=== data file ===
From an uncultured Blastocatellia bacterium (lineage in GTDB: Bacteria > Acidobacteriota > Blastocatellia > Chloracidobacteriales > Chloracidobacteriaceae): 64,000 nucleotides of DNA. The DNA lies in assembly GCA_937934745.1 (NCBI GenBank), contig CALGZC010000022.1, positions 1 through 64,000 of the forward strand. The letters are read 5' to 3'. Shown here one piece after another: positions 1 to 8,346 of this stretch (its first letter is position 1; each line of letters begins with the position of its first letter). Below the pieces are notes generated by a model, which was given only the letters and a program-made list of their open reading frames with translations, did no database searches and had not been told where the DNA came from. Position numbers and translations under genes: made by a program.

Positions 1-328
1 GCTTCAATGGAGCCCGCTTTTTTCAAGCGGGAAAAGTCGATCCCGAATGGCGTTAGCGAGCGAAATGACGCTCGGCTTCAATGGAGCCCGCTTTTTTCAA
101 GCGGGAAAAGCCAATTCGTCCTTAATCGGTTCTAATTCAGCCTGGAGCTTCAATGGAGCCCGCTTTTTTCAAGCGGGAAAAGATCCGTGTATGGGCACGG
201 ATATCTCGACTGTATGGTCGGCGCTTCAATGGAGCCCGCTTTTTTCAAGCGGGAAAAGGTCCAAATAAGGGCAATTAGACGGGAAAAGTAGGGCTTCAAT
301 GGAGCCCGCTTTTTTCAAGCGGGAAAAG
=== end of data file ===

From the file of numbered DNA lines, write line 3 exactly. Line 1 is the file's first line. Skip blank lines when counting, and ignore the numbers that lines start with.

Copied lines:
1 GCTTCAATGGAGCCCGCTTTTTTCAAGCGGGAAAAGTCGATCCCGAATGGCGTTAGCGAGCGAAATGACGCTCGGCTTCAATGGAGCCCGCTTTTTTCAA